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The big seduction

delhi Updated: Nov 05, 2010 14:05 IST
Indrajit Hazra
Indrajit Hazra
Hindustan Times
Highlight Story

American Culture isn’t really American culture. Not in the sense of apple pie and American football (although the cheerleaders are). Instead, it is one constant crash of tsunami waves that tells us, non-Americans in the rest of the world, of the Godzilla stomp of ‘soft power’ in its most tantalising form.

“It is not enough to conquer; one must know how to seduce,” Voltaire had said with wisdom. And no one seduces better than American Culture. When you see someone in Rohtak with, say, Eminem emblazoned on his T-shirt, it’s not as if the person is an Eminem fan or is remotely aware of who he is. He is wearing it because it was there and he liked what he saw.

American Culture, a bane for so many culturewallas, is a mesmerising mish-mash that holds firm even when it loses context. It doesn’t come waving the flag of ideology, nation or even national culture. Its sole reason to be is to be seen — everywhere and anywhere. And if that makes it as easy for you to follow the life of Angelina Jolie-Brad Pitt as it is to follow that of Saif Ali Khan-Kareena Kapoor, so be it.

Hollywood, above all, typifies this genre of engagement. It’s not Hollywood that gobbles the world; it’s the world that munches on Hollywood. Its presence is there in advertising, television, fashion, language, news, gestures, rules of behaviour, the works. Money and technology fuel this lighthouse. As do people who know that big investments need to be made in culture — entertainment being the life force of culture — to get big returns. Being ubiquitous is a happy byproduct.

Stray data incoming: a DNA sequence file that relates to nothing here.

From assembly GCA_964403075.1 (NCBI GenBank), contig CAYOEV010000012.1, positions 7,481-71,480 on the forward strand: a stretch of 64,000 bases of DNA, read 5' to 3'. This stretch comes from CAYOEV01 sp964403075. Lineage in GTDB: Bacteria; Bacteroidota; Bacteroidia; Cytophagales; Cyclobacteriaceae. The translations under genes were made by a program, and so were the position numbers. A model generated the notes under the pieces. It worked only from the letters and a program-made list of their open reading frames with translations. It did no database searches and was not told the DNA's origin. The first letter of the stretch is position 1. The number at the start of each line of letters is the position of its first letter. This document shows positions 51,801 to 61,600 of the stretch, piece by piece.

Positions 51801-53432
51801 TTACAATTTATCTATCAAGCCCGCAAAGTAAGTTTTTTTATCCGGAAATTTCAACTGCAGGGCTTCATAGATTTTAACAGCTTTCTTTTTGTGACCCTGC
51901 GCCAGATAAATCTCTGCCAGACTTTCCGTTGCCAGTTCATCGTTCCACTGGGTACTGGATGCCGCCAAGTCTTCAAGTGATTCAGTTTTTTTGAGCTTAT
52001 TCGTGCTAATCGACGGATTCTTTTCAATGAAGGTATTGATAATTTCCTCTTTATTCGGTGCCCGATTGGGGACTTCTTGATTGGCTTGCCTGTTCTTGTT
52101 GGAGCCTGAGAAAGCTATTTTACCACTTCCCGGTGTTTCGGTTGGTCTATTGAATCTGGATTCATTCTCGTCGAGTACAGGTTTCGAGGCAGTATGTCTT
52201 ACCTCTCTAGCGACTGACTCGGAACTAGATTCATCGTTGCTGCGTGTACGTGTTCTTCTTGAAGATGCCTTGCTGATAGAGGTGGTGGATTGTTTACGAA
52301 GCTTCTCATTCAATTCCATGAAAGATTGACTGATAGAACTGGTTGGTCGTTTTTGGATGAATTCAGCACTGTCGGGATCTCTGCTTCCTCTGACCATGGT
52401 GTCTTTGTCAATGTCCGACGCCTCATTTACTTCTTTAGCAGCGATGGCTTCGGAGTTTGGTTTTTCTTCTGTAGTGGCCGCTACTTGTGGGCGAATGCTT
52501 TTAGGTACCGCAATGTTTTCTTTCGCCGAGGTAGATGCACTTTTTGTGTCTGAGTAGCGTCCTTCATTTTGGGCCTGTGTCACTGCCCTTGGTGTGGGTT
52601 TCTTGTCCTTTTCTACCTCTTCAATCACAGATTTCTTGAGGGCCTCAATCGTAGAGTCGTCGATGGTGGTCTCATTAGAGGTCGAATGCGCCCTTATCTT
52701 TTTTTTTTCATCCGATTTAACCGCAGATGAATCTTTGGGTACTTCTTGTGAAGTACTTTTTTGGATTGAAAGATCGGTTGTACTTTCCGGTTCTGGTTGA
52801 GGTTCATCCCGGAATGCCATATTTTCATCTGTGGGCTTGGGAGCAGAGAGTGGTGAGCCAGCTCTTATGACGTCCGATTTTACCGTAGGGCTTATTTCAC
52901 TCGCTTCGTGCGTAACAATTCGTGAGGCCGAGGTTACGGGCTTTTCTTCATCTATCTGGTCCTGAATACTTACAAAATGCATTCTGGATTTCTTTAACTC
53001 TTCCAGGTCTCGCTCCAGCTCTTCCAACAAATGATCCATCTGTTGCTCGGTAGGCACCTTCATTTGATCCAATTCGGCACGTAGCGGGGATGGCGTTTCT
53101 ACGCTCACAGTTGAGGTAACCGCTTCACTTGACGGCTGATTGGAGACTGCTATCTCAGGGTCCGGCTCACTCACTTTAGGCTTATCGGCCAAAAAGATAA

There was a time when, sitting here in India, we would look towards Europe and Britain for ‘high culture’ and towards America for ‘pop culture’. But populism is a powerful force. And it would be silly to look down on something great just because it’s popular. Philip Roth wouldn’t have written finer novels if fewer people read him. And Paris Hilton wouldn’t have been a Coco Chanel if she were less visible. What is so enticing about American Culture isn’t that it is overwhelmingly beautiful or moving. It is just so available.

Hollywoodisation is about making something bigger, brighter, louder — factors that travel well and wide. In the end, we watch a TV series like Lost or listen to a 50 Cent song or wear a pair of Levis jeans or go out to the nearest TGIF because they are so there. Bollywood, Twenty20 cricket and entertainment television is us refashioning American Culture in our own image. The day a kid in Anchorage comes out of a diner wearing a Shah Rukh Khan T-shirt, not having a clue who Shah Rukh is, but because the T-shirt looked cool, we’ll know that we’ve learnt well from the master.